Paramount Continues to Lease and Manage Property-Fred and his leasing and property management team are excited to be able to continue to work on this project in the future. See detailed information about the space currently available at West Bloomington Business Center.
If you would like real estate investment advice,
please contact: www.paramountre.com
For firms whose growth is uncertain . . . or . . . perhaps a firm that is opening a new office or starting a business . . . subleasing space can be a sound alternative. However, just as with any real estate transaction, caution is always in order.
Get to Know The Sublessor:
First, it helps to understand why the original tenant wants to sublease. Is their business struggling? Have they lost a number of key employees? Did they overestimate their future growth? Or perhaps they are reconfiguring their space into a more collaborative environment and find they don’t need all of the space. What are their future plans? When does the prime lease expire? All of this is key since subtenants must comply with the terms of the prime lease.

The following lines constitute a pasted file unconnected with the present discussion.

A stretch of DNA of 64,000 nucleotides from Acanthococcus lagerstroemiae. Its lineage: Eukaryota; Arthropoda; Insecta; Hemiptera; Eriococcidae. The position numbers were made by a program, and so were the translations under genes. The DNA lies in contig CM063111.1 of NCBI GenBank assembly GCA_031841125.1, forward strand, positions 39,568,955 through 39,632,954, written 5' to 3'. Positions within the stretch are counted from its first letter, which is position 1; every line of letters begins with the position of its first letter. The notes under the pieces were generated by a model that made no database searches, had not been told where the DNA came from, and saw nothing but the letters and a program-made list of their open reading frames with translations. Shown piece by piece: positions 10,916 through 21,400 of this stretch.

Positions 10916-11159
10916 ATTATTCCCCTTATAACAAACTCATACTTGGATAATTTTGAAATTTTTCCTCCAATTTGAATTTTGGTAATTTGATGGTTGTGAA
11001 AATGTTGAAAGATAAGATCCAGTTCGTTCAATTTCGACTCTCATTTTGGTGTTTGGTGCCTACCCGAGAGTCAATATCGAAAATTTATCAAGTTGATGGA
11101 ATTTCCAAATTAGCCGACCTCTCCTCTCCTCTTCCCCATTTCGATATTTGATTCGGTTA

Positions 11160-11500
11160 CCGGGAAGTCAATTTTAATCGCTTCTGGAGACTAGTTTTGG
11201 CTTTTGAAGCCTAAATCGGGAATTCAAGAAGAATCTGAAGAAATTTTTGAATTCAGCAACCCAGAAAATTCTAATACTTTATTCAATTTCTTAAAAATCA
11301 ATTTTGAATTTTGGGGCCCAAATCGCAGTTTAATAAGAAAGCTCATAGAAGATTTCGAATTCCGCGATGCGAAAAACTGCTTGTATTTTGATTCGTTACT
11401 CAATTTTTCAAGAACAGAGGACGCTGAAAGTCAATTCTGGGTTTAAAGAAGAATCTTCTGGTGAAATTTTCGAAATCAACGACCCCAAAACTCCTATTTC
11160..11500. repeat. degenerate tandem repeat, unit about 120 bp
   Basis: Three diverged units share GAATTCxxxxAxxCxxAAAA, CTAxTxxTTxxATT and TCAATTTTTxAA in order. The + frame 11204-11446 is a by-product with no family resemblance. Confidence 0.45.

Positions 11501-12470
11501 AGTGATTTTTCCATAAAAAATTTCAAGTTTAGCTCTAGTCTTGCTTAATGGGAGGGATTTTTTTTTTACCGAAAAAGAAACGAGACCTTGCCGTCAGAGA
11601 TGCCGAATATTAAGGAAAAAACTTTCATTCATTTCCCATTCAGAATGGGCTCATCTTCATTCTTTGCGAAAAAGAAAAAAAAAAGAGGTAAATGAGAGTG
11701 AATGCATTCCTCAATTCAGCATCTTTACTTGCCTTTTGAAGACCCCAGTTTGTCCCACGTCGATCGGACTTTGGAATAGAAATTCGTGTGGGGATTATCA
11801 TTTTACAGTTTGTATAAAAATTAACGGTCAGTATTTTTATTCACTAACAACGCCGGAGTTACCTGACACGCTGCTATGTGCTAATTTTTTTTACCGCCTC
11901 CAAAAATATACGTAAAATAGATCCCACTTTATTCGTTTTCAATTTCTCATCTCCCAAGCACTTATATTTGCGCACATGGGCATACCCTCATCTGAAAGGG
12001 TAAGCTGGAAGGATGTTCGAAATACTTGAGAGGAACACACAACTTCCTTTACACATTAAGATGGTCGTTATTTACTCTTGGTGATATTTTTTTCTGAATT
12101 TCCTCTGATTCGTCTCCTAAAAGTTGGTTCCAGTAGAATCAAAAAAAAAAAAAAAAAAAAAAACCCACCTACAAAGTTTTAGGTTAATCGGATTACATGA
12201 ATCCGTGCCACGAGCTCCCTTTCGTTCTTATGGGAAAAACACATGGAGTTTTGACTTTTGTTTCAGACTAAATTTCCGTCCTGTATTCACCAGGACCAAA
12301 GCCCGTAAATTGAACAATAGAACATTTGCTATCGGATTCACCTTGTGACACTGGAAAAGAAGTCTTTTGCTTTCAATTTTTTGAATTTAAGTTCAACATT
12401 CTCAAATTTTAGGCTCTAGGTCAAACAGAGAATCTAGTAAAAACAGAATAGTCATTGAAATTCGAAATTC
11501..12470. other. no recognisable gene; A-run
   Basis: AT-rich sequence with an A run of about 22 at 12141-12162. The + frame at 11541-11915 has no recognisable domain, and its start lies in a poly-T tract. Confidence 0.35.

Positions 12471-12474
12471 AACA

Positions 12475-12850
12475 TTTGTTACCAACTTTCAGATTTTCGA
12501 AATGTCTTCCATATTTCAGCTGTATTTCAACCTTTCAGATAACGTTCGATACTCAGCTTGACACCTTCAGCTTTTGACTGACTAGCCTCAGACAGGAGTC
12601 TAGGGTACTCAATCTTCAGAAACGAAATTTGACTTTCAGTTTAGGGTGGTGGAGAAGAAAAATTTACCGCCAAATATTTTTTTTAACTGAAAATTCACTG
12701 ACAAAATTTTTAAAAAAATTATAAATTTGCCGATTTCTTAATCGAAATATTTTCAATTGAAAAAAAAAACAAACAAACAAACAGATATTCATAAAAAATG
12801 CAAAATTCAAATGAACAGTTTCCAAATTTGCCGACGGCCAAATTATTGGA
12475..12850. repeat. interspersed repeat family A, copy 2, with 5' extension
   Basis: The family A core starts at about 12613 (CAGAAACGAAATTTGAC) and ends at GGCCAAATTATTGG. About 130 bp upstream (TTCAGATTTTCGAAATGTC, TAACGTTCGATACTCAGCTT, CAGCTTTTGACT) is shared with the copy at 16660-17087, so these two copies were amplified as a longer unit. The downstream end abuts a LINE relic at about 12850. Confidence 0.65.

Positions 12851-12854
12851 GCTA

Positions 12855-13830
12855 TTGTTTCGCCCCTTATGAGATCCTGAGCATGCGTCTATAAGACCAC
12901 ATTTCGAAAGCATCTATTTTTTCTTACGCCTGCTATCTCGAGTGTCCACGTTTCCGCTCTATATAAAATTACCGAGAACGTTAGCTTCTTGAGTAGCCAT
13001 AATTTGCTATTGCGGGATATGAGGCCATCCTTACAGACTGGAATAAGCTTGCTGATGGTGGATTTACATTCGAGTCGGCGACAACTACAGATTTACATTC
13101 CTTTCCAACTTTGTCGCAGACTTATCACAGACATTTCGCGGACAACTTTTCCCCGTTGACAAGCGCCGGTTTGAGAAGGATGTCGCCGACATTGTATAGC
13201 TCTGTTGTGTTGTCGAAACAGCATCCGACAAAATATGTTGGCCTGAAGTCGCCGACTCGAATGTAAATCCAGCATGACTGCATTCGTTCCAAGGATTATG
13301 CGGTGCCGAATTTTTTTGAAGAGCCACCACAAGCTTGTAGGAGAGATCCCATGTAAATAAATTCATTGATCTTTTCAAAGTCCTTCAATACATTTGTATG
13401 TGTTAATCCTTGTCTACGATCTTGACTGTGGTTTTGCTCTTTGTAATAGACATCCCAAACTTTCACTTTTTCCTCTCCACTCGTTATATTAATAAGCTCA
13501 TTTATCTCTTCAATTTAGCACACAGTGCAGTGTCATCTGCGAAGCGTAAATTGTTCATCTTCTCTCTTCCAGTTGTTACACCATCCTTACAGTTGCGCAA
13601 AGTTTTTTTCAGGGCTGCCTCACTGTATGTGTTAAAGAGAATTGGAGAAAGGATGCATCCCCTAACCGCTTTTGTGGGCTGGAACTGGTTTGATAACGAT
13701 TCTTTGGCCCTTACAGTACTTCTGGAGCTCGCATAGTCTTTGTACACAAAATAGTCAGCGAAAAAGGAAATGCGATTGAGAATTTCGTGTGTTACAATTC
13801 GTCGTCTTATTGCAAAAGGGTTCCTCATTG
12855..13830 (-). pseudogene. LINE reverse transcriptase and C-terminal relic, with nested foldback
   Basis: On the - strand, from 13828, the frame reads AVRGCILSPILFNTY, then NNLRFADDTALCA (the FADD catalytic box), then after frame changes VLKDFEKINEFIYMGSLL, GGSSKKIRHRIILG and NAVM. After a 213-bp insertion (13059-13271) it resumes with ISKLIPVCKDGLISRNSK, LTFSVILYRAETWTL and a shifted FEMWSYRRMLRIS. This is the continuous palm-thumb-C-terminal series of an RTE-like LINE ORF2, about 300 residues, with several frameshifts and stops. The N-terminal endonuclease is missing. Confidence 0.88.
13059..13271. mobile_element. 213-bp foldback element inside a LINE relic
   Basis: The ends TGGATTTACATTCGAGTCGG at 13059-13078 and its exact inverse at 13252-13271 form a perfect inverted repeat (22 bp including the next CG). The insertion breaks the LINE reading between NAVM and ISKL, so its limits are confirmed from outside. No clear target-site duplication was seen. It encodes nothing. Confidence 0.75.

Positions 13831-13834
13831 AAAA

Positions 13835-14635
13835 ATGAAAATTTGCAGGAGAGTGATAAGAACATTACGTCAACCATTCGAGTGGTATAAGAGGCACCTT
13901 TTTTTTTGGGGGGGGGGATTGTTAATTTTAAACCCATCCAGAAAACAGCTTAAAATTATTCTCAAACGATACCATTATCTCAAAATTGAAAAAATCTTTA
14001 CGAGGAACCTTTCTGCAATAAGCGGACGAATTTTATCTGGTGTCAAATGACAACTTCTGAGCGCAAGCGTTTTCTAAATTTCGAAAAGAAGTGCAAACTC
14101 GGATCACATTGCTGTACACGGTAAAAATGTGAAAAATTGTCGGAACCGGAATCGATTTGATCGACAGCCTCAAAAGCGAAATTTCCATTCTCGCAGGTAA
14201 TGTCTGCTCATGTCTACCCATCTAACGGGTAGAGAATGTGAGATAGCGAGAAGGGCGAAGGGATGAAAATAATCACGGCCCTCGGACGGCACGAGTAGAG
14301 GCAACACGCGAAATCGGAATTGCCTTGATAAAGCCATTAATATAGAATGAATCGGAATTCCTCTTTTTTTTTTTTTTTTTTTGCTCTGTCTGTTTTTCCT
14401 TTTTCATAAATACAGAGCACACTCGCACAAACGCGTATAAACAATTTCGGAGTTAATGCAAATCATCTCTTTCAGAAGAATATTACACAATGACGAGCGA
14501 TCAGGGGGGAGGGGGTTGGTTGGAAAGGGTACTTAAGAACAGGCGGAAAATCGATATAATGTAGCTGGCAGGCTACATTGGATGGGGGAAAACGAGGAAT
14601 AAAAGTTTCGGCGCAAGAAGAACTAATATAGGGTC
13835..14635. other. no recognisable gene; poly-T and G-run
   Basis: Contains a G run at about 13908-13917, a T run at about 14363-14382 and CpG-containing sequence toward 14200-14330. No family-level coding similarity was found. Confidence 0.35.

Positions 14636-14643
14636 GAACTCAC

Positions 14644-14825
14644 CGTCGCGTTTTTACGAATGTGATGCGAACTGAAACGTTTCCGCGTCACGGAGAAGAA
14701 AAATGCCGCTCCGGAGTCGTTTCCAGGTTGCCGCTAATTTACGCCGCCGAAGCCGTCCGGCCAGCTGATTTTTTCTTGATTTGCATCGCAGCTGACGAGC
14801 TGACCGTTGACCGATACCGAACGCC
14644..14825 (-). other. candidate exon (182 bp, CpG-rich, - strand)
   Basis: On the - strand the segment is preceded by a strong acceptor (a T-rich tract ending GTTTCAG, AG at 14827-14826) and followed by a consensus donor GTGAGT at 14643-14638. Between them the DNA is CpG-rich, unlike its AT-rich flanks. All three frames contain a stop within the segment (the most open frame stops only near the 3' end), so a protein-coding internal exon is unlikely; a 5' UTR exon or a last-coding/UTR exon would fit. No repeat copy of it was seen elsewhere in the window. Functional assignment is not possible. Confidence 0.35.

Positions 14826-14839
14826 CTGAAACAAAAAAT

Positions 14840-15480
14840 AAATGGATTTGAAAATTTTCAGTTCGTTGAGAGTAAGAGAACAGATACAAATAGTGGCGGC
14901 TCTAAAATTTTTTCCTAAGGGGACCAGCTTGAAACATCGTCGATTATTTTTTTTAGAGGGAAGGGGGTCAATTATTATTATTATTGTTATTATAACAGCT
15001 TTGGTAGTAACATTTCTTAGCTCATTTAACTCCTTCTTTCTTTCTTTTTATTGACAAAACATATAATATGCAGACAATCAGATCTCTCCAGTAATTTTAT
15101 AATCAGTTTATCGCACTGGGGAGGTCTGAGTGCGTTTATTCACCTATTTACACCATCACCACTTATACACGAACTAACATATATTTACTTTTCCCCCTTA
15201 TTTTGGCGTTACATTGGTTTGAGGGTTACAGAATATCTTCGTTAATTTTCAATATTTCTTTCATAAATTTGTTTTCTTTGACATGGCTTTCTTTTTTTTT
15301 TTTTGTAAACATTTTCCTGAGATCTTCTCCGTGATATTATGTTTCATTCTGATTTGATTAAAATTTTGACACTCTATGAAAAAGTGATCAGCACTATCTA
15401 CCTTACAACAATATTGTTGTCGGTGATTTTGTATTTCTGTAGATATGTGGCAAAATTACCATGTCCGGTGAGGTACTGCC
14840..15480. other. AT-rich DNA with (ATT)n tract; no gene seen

Second, most sublease space is leased in an “as is” condition, meaning that the prime tenant will provide no dollars for any changes to the space. Therefore, review the language of the lease to see what restrictions might apply to any alterations. Generally, the prime landlord’s consent and approval is mandatory. Also, if you plan to make any significant changes, consult the prime landlord. Changes that actually affect the configuration or general function of the space can cause problems in re-letting the space once you move out.
Have an Real Estate Professional Review the Lease:
Lastly, ensure that the terms of the sublease document are sound and complete and that you, as the subtenant, are protected in the event of some kind of default by the sub-landlord.
If we can offer any advice or assist in any way, please feel free to contact Paramount. Proper preparation before moving forward is essential to any successful real estate transaction.
For the best in commercial real estate
service and solutions, call Paramount.
Have you ever wondered why operating expenses vary from property to property? Energy consumption, service levels and service contracts can vary greatly so it is advisable to secure the details prior to lease execution.